US4805616 *Nov 20, 1986Feb 21, 1989Pao David S CBipolar probes for ophthalmic surgery and methods of performing anterior capsulotomy
US4898169 *Jun 30, 1988Feb 6, 1990Boston Scientific CorporationMedical instrument for therapy of hemorrhoidal lesions
US4907589 *Apr 29, 1988Mar 13, 1990Cosman Eric RAutomatic over-temperature control apparatus for a therapeutic heating device
US4998933 *Jun 10, 1988Mar 12, 1991Advanced Angioplasty Products, Inc.Thermal angioplasty catheter and method
US5078717 *Sep 10, 1990Jan 7, 1992Everest Medical CorporationAblation catheter with selectively deployable electrodes
US5080660 *May 11, 1990Jan 14, 1992Applied Urology, Inc.Electrosurgical electrode
US5083565 *Aug 3, 1990Jan 28, 1992Everest Medical CorporationElectrosurgical instrument for ablating endocardial tissue
US5084044 *Jul 14, 1989Jan 28, 1992Ciron CorporationApparatus for endometrial ablation and method of using same
US5085659 *Nov 21, 1990Feb 4, 1992Everest Medical CorporationBiopsy device with bipolar coagulation capability
US5088997 *Mar 15, 1990Feb 18, 1992Valleylab, Inc.Gas coagulation device
US5092339 *Jul 23, 1990Mar 3, 1992Geddes Leslie AMethod and apparatus for electrically compensated measurement of cardiac output
US5098431 *Jul 3, 1990Mar 24, 1992Everest Medical CorporationRF ablation catheter
US5099840 *Jan 23, 1989Mar 31, 1992Goble Nigel MDiathermy unit
US5178620 *Feb 22, 1991Jan 12, 1993Advanced Angioplasty Products, Inc.Thermal dilatation catheter and method
US5183338 *Dec 13, 1991Feb 2, 1993Luxtron CorporationTemperature measurement with combined photo-luminescent and black body sensing techniques
US5190517 *Jun 6, 1991Mar 2, 1993Valleylab Inc.Electrosurgical and ultrasonic surgical system
US5192280 *Nov 25, 1991Mar 9, 1993Everest Medical CorporationPivoting multiple loop bipolar cutting device
US5195959 *May 31, 1991Mar 23, 1993Paul C. SmithElectrosurgical device with suction and irrigation
US5197466 *Jan 7, 1992Mar 30, 1993Med Institute Inc.Method and apparatus for volumetric interstitial conductive hyperthermia
US5197963 *Dec 2, 1991Mar 30, 1993Everest Medical CorporationElectrosurgical instrument with extendable sheath for irrigation and aspiration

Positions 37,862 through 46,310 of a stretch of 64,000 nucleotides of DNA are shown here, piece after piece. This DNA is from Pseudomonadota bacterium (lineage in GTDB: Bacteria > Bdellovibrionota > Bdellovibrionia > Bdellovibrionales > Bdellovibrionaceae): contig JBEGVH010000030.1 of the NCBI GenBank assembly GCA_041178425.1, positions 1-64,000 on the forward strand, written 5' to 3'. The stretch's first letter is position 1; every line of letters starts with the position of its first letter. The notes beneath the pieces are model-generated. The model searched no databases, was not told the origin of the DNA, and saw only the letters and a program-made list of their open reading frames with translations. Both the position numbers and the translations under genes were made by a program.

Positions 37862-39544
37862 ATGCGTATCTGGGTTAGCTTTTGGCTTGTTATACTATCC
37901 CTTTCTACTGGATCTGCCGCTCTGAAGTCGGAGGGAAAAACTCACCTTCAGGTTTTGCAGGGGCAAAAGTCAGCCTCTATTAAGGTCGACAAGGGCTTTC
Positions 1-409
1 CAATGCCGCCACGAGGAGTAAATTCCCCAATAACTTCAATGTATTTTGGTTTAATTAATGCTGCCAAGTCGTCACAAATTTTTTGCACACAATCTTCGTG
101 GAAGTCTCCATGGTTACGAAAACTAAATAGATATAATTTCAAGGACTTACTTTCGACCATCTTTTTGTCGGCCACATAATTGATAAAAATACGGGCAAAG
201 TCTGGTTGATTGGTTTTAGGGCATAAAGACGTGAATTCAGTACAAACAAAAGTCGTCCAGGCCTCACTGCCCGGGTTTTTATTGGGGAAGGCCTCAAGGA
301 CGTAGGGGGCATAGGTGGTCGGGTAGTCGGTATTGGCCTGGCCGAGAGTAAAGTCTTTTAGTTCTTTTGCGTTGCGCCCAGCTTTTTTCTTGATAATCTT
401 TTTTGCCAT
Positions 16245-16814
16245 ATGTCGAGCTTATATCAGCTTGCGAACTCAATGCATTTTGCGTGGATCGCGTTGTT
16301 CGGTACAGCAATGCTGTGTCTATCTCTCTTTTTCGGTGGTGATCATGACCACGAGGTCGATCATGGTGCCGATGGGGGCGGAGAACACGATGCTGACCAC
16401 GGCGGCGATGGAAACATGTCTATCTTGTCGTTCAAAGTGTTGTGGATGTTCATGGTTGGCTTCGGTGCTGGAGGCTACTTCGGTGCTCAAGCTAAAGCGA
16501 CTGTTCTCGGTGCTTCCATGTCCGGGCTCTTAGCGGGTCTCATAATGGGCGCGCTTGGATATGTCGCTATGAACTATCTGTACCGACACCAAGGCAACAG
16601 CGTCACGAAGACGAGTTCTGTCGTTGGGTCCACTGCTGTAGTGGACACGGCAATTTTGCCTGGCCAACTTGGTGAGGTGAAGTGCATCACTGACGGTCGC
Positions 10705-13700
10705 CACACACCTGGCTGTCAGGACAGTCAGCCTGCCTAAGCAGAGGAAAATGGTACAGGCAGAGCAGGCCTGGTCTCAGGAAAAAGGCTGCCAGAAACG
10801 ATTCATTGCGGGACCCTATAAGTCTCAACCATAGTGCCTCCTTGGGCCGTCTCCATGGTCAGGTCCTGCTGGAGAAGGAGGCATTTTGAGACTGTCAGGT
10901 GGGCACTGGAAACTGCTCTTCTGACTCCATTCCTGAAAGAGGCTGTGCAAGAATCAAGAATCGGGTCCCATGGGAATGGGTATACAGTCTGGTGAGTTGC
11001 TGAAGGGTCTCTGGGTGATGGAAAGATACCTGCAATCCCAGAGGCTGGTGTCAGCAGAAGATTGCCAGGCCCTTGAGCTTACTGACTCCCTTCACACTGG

US5277201 *May 1, 1992Jan 11, 1994Vesta Medical, Inc.Endometrial ablation apparatus and method
US5281216 *Mar 31, 1992Jan 25, 1994Valleylab, Inc.Electrosurgical bipolar treating apparatus
US5281218 *Jun 5, 1992Jan 25, 1994Cardiac Pathways CorporationCatheter having needle electrode for radiofrequency ablation
US5290282 *Jun 26, 1992Mar 1, 1994Christopher D. CasscellsCoagulating cannula
US5380277 *Nov 2, 1993Jan 10, 1995Phillips; Edward H.Tool for laparoscopic surgery
US5380316 *Jun 16, 1993Jan 10, 1995Advanced Cardiovascular Systems, Inc.Method for intra-operative myocardial device revascularization
US5383876 *Mar 22, 1994Jan 24, 1995American Cardiac Ablation Co., Inc.Fluid cooled electrosurgical probe for cutting and cauterizing tissue
US5383917 *Jul 5, 1991Jan 24, 1995Jawahar M. DesaiDevice and method for multi-phase radio-frequency ablation
US5389096 *Feb 25, 1993Feb 14, 1995Advanced Cardiovascular SystemsSystem and method for percutaneous myocardial revascularization
US5395312 *May 10, 1993Mar 7, 1995Desai; AshvinSurgical tool
US5400267 *Dec 8, 1992Mar 21, 1995Hemostatix CorporationLocal in-device memory feature for electrically powered medical equipment
US5401272 *Feb 16, 1994Mar 28, 1995Envision Surgical Systems, Inc.Multimodality probe with extendable bipolar electrodes
US5486161 *Nov 8, 1993Jan 23, 1996Zomed InternationalMedical probe device and method
US5496312 *Oct 7, 1993Mar 5, 1996Valleylab Inc.Impedance and temperature generator control
US5496314 *Oct 9, 1992Mar 5, 1996Hemostatic Surgery CorporationIrrigation and shroud arrangement for electrically powered endoscopic probes
US5496317 *May 3, 1994Mar 5, 1996Gyrus Medical LimitedLaparoscopic surgical instrument